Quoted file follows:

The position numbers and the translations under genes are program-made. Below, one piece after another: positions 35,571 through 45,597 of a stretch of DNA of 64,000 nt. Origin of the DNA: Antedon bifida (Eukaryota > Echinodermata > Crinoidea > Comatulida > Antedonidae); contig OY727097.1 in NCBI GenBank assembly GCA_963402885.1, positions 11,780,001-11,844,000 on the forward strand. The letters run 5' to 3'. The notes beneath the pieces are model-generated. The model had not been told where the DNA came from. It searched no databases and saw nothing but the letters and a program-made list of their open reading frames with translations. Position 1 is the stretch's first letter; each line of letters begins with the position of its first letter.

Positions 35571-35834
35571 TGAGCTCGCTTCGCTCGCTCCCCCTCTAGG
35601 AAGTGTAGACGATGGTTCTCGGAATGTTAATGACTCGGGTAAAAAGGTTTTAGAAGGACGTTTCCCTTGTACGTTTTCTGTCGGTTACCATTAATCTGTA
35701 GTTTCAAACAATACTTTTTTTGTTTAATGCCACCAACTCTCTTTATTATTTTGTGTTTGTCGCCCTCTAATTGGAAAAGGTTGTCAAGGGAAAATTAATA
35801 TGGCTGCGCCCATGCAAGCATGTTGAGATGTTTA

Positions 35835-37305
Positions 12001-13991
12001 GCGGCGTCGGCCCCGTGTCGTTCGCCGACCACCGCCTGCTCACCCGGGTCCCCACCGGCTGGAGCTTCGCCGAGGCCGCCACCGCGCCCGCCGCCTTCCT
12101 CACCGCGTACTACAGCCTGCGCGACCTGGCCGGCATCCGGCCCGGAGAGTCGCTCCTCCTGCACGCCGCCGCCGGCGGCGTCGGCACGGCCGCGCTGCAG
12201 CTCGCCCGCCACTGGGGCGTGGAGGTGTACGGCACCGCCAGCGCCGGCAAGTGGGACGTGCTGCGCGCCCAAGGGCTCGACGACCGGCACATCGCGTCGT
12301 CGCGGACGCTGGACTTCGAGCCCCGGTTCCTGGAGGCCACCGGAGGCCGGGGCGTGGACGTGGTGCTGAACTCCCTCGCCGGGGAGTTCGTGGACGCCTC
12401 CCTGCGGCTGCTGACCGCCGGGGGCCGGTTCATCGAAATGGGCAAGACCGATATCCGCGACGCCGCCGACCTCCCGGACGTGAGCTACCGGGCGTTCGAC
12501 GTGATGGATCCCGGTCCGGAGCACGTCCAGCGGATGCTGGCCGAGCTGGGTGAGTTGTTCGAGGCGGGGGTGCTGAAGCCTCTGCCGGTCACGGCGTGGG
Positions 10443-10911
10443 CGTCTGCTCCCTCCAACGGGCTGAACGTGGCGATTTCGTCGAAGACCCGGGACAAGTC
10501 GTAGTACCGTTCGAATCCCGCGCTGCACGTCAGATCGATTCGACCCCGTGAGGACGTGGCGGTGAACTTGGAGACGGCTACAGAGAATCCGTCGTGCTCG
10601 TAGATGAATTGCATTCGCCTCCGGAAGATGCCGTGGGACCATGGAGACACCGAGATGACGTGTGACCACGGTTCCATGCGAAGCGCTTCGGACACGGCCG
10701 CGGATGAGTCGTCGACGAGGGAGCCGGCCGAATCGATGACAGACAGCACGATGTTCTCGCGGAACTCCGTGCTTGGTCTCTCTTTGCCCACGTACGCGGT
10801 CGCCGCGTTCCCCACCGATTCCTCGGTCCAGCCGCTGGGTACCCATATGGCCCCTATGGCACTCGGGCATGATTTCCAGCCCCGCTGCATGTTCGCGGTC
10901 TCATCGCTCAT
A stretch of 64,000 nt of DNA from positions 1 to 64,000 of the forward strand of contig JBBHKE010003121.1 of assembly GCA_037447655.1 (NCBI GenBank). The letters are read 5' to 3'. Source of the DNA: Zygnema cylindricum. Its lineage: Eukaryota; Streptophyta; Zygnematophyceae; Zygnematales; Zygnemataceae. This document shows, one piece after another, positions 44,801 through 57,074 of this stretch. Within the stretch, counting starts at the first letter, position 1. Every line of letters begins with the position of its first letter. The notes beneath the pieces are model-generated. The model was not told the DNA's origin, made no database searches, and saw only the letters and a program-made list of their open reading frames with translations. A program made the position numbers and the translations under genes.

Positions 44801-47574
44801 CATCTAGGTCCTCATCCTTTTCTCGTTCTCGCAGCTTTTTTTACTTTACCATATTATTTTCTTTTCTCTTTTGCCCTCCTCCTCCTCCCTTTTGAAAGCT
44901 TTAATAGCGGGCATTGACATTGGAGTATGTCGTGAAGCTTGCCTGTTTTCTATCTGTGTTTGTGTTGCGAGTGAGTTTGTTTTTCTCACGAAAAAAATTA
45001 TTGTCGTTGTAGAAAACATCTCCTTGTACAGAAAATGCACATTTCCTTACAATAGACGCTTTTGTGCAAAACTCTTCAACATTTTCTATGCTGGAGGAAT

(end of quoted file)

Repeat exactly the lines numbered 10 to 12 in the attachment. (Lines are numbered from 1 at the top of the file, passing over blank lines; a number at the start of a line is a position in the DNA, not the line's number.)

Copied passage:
12101 CACCGCGTACTACAGCCTGCGCGACCTGGCCGGCATCCGGCCCGGAGAGTCGCTCCTCCTGCACGCCGCCGCCGGCGGCGTCGGCACGGCCGCGCTGCAG
12201 CTCGCCCGCCACTGGGGCGTGGAGGTGTACGGCACCGCCAGCGCCGGCAAGTGGGACGTGCTGCGCGCCCAAGGGCTCGACGACCGGCACATCGCGTCGT
12301 CGCGGACGCTGGACTTCGAGCCCCGGTTCCTGGAGGCCACCGGAGGCCGGGGCGTGGACGTGGTGCTGAACTCCCTCGCCGGGGAGTTCGTGGACGCCTC